|Ramona, Apra and Balendu Goswami|
In an unusual move, Ramona Goswami, whose house was attacked in Vrindavan recently for calling a private meeting of atheists, has sought the urgent intervention of the German Embassy in Delhi for “support” and “protection” of her “human rights” to live in India, so that she is not not harassed by local administration and media on basis her “belief or non-belief.”
A German herself, Ramona is married to Balendu Goswami, who had organized the event. Living with their daughter Apra Goswami, who also carries a German passport and a PIO card like her, Ramona says, on October 14, her family organized the private programme on their property, “inviting scientific-minded, rationalist people to our place for discussions.”
“As we are non-believers, atheists from all over the country were expected to come to our home”, she says in the letter, regretting, however, “Unfortunately some locals opposed this programme and called for protests outside our home.”
Pointing out that “prior permission for the programme was taken even though it was a private programme”, she says, “On October 14, when guests had started arriving, a crowd came together to attack our meeting – and police officials urged us to cancel our event, saying they would not be able to guarantee security of our guests.”
Ramona says, although the programme was “cancelled” the attacks have continued, adding, “The city administration, under pressure of the crowd, came with a digger and tore an advertising sign as well as the ramp leading to our restaurant.” She adds, interestingly, “the ramps of our neighbours – equally built to cross the gutter – were not touched.”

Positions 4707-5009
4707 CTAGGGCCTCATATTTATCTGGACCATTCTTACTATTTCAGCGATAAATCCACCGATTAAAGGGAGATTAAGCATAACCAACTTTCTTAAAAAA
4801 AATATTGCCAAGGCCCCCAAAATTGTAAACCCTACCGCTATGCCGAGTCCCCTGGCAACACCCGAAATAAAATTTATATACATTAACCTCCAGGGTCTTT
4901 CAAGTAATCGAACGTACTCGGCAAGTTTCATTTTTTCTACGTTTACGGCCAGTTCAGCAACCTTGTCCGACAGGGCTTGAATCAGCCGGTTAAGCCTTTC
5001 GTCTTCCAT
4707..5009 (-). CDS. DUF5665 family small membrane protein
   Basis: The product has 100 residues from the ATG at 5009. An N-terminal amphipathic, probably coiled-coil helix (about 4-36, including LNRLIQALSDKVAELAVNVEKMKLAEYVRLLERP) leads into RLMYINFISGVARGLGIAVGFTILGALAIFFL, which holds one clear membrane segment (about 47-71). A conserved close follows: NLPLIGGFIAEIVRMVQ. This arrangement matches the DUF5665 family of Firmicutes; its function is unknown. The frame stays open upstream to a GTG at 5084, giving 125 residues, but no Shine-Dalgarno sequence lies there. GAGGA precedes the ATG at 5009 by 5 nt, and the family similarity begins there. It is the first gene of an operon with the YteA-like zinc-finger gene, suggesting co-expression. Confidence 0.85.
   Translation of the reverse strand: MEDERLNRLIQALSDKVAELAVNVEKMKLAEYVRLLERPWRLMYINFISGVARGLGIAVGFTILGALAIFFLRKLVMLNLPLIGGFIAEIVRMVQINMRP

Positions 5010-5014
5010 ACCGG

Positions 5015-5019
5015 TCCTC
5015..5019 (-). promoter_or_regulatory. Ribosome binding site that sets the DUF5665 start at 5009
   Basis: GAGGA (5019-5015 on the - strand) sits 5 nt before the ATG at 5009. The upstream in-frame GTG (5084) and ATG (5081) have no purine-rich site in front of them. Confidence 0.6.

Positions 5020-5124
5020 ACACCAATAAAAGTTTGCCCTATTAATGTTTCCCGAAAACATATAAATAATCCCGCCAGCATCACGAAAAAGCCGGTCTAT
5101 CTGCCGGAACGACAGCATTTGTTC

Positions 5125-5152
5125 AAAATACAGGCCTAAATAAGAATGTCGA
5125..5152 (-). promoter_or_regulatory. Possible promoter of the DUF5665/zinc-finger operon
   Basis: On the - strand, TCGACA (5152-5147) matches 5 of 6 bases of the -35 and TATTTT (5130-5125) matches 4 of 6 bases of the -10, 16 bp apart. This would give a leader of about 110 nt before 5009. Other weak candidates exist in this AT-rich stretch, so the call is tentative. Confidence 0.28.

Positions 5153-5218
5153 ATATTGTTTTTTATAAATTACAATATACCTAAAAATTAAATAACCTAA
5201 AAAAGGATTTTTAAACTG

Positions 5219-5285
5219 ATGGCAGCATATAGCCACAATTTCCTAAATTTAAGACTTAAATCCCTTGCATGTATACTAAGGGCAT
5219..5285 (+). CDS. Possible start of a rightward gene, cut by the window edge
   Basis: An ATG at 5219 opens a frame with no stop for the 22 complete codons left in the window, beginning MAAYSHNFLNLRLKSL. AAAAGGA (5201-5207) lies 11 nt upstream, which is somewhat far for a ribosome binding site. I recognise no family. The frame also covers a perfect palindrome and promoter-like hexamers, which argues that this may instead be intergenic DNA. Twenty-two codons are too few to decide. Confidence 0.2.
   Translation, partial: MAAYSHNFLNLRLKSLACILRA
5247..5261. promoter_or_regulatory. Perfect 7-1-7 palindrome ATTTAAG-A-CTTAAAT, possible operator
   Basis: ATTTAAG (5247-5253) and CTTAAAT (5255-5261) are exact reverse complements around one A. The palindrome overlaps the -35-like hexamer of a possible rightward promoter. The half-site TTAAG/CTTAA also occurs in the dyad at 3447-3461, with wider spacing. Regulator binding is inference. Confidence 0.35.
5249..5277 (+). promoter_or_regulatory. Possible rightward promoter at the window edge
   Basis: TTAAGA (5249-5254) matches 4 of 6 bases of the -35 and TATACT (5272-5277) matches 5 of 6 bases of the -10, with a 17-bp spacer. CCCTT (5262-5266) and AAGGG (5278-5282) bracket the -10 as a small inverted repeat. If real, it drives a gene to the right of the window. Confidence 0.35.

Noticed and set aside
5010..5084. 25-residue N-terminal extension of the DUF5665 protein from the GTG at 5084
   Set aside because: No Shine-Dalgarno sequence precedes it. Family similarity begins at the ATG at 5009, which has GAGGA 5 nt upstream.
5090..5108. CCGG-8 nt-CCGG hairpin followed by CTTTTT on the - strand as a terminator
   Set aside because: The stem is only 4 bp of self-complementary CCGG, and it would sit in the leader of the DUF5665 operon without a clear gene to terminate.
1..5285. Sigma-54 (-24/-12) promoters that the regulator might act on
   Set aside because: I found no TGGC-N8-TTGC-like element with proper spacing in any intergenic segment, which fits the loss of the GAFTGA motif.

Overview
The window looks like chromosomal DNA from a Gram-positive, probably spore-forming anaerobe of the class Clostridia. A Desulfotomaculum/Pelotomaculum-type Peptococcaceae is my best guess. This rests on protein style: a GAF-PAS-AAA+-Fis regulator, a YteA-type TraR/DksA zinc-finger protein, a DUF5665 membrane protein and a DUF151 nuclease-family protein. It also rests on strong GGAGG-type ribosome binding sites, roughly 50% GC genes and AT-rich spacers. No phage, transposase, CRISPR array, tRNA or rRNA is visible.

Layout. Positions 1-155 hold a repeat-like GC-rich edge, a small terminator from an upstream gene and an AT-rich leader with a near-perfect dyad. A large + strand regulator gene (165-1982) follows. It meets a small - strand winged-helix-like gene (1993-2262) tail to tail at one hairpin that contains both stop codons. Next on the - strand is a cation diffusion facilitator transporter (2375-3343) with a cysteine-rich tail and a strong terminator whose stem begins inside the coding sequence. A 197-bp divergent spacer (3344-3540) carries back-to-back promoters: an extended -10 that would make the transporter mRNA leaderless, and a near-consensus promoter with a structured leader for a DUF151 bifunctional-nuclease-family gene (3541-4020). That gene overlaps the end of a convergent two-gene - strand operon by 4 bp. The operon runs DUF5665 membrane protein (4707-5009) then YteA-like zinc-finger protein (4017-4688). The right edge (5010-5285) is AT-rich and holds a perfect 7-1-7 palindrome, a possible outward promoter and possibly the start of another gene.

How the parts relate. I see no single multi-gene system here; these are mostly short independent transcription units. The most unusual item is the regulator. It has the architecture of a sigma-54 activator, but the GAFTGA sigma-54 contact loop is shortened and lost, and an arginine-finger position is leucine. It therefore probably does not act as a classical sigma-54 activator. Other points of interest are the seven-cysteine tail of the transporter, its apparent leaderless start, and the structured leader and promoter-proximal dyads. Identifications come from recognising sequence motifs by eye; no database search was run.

Living in Vrindavan, UP, where her husband’s family has property, Ramona says in the letter, her family has been “running a charity school for unprivileged children over the past years”, where “children receive free food and education”, adding, “We offer yoga and ayurveda retreats at our ashram to support this charity further.”
Pointing out that this year they started running a restaurant called ‘Ammaji’s’, in which she is one of the four partners, Ramona says, “During the protests one of he guests, “a senior female photo journalist,“was pulled onto the road and beaten by the mob with the police standing by but not helping.”
“People started throwing stones and damaged our property, breaking new glass panel on the 1st floor of our restaurant. They were shouting paroles, threatening our lives. They had petrol with them, pouring it on our property, in order to set our home on fire, which was fortunately prevented”, she pointed out.
Identifying individuals who led the crowd, Ramona says, the problem particularly got aggravated after a Hindi daily’s Mathura edition called her as a ‘schemer’ of the atheist meeting, identifying her as 'Videshi sazish karta'.
Worse, Ramona says, a senior official from the neighouring city of Mathura came to her home on October 14, making inquiries about her working at the restaurant and whether she was legally allowed to live. “Speaking to my husband, who assured him that I was legally living here and had a PIO card. This officer threatened with the words ‘If I want, I will not let her live here for one more day’.”
Later, on October 22, the issue got “solved” when another senior officer from Mathura came and explained that she did have a PIO card and was thus legally allowed to live and even work in this country.
“My brother-in-law has filed an FIR complaint with the police against the rowdies protesting and damaging our property. Unfortunately no action has been taken”, Ramona says, adding, “A few of the protesters have continuously made efforts to defame us by giving wrong statements to local newspapers and asking for the arrest of my husband.”